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The Pride and Prejudice of 21st-Century Literary Critics

16 July 2017

From The Wall Street Journal:

Two hundred years ago this Tuesday—July 18, 1817—the beloved novelist Jane Austen died at 41 in Winchester, England. That her era is not our own is part of the attraction. Hollywood’s Austen adaptations, more than 70 and counting for film and television, beguile with elegance, manners, green countryside, candlelit balls, handsomely dressed ladies and gentlemen—and, of course, romance.

Alas, this pleasant vision of Austenworld gets it all wrong, as literary critics insist they have discovered. Far from celebrating the genteel society presented in her novels, Austen was an angry subversive who “repeatedly demonstrates her alienation from the aggressively patriarchal tradition,” according to an influential feminist study from 1979, “The Madwoman in the Attic.”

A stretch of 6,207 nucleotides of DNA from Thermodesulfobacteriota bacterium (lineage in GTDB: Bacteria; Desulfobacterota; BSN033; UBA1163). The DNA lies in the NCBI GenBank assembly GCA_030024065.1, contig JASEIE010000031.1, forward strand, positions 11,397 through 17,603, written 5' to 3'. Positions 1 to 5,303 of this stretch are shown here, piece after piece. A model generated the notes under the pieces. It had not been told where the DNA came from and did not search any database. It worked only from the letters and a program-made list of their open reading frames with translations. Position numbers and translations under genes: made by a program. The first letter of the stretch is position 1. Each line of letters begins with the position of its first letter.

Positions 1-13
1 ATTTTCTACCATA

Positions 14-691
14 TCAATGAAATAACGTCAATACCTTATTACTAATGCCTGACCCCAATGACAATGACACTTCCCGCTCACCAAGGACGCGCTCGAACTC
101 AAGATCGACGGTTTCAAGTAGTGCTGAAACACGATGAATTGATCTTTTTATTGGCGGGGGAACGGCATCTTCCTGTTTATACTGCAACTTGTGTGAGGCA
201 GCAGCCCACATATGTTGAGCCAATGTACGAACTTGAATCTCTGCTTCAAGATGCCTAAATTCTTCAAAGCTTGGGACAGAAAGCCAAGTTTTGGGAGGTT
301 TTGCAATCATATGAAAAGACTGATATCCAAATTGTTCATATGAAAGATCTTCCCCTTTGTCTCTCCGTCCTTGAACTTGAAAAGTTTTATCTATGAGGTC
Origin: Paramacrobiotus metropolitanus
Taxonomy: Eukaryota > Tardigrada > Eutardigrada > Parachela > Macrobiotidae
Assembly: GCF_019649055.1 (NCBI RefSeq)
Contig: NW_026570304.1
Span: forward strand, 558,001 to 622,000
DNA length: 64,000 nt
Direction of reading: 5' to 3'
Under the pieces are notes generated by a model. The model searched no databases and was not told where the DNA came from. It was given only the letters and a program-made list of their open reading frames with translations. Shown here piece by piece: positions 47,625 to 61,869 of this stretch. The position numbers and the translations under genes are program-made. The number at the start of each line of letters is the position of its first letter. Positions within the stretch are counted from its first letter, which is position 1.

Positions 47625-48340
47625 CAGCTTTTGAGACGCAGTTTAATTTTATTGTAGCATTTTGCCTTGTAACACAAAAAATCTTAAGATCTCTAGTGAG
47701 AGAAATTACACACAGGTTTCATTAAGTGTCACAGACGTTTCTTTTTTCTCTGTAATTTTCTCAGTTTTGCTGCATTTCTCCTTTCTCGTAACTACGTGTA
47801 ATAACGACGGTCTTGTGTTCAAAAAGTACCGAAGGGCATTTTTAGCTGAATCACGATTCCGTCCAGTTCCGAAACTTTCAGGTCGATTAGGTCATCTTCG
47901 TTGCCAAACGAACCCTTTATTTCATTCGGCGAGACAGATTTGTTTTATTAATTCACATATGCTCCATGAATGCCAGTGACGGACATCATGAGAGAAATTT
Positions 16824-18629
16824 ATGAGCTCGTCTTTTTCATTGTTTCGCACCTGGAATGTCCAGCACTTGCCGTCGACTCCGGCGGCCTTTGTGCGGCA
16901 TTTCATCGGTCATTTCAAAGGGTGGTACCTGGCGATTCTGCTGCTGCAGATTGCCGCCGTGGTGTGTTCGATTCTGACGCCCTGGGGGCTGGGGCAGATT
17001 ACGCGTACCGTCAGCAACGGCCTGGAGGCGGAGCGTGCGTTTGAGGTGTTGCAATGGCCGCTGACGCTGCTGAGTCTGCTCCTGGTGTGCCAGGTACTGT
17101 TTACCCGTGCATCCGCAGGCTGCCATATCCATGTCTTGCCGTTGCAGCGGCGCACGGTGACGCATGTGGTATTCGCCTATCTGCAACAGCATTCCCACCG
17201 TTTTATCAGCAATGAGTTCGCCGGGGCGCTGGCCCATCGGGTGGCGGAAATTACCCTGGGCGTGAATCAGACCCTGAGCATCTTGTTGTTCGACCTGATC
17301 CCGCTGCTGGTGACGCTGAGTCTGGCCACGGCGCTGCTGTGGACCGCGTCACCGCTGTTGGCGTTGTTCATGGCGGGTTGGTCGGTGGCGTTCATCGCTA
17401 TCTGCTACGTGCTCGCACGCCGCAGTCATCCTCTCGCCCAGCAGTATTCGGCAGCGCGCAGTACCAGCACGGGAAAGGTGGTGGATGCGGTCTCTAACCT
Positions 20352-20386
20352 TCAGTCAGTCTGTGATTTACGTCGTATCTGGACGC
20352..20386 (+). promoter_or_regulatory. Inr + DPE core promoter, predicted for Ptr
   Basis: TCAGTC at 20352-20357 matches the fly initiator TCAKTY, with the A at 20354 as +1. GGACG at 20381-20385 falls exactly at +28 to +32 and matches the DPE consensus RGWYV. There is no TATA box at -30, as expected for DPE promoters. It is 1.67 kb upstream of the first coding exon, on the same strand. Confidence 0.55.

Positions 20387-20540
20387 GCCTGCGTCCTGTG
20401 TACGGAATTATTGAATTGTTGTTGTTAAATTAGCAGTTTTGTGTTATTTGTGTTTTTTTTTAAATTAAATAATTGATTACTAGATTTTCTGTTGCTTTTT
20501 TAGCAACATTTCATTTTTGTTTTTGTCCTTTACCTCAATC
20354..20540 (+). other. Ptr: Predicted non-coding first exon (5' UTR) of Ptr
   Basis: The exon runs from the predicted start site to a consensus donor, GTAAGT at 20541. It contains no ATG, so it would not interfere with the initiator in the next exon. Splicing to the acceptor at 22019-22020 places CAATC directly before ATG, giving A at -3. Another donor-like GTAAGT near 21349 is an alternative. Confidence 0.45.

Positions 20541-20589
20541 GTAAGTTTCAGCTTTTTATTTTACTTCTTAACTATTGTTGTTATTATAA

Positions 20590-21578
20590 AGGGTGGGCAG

Another critic, who wrote a book on Austen’s novel “Persuasion,” exults in an interview that its heroine has “few options in the repressive society of her time” yet still “escapes from the toxic systems of rank and gender that control her woman’s life.” Curiously, she escapes by marrying a man she has doted on for eight years.

. . . .

From the cloudy heights, academic jargon trickles down to street level. A paperback edition of “Sense and Sensibility” touts its “powerful analysis of the ways in which women’s lives were shaped by the claustrophobic society in which they had to survive.” So much for romance.

We might better mark this bicentennial by revisiting Jane Austen in her own time, without nostalgia or reinvention. She grew up in the crowded rectory of a rural village. Never married, she remained close to her many brothers and beloved sister, Cassandra. Her circle otherwise comprised local gentry and a maze of aunts, uncles, in-laws, nieces, nephews and cousins.

All fell under her quick observation. In one letter to Cassandra, Austen describes a guest at the ball she attended as having a “broad face, diamond bandeau, white shoes, pink husband, & fat neck.” In another letter, a local clergyman is said to appear “in such very deep mourning that either his Mother, his Wife, or himself must be dead.”

. . . .